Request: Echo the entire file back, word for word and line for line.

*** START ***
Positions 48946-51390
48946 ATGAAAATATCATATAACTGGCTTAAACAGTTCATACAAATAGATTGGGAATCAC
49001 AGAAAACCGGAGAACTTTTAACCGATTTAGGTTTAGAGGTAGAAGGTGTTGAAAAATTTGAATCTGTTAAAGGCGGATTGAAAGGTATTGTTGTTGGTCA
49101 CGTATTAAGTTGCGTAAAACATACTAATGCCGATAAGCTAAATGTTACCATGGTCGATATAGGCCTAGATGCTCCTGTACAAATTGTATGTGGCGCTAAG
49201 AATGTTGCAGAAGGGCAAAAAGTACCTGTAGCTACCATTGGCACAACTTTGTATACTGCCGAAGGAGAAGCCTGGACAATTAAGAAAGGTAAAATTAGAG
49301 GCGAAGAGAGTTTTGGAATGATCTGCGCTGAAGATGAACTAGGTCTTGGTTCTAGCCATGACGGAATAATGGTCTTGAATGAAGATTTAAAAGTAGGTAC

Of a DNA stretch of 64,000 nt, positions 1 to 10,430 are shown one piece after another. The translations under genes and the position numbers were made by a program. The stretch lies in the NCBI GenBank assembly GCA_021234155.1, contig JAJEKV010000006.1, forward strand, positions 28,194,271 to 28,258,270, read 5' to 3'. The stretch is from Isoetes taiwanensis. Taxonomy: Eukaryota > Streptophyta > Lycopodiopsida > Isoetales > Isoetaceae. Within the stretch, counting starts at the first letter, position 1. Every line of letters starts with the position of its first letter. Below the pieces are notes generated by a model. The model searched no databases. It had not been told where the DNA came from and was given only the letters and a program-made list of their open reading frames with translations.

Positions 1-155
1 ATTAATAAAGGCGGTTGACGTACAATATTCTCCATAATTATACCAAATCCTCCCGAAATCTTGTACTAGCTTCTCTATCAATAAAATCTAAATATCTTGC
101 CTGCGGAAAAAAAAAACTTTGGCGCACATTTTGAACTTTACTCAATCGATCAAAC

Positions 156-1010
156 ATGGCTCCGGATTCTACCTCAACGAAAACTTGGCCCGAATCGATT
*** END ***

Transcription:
Positions 48946-51390
48946 ATGAAAATATCATATAACTGGCTTAAACAGTTCATACAAATAGATTGGGAATCAC
49001 AGAAAACCGGAGAACTTTTAACCGATTTAGGTTTAGAGGTAGAAGGTGTTGAAAAATTTGAATCTGTTAAAGGCGGATTGAAAGGTATTGTTGTTGGTCA
49101 CGTATTAAGTTGCGTAAAACATACTAATGCCGATAAGCTAAATGTTACCATGGTCGATATAGGCCTAGATGCTCCTGTACAAATTGTATGTGGCGCTAAG
49201 AATGTTGCAGAAGGGCAAAAAGTACCTGTAGCTACCATTGGCACAACTTTGTATACTGCCGAAGGAGAAGCCTGGACAATTAAGAAAGGTAAAATTAGAG
49301 GCGAAGAGAGTTTTGGAATGATCTGCGCTGAAGATGAACTAGGTCTTGGTTCTAGCCATGACGGAATAATGGTCTTGAATGAAGATTTAAAAGTAGGTAC

Of a DNA stretch of 64,000 nt, positions 1 to 10,430 are shown one piece after another. The translations under genes and the position numbers were made by a program. The stretch lies in the NCBI GenBank assembly GCA_021234155.1, contig JAJEKV010000006.1, forward strand, positions 28,194,271 to 28,258,270, read 5' to 3'. The stretch is from Isoetes taiwanensis. Taxonomy: Eukaryota > Streptophyta > Lycopodiopsida > Isoetales > Isoetaceae. Within the stretch, counting starts at the first letter, position 1. Every line of letters starts with the position of its first letter. Below the pieces are notes generated by a model. The model searched no databases. It had not been told where the DNA came from and was given only the letters and a program-made list of their open reading frames with translations.

Positions 1-155
1 ATTAATAAAGGCGGTTGACGTACAATATTCTCCATAATTATACCAAATCCTCCCGAAATCTTGTACTAGCTTCTCTATCAATAAAATCTAAATATCTTGC
101 CTGCGGAAAAAAAAAACTTTGGCGCACATTTTGAACTTTACTCAATCGATCAAAC

Positions 156-1010
156 ATGGCTCCGGATTCTACCTCAACGAAAACTTGGCCCGAATCGATT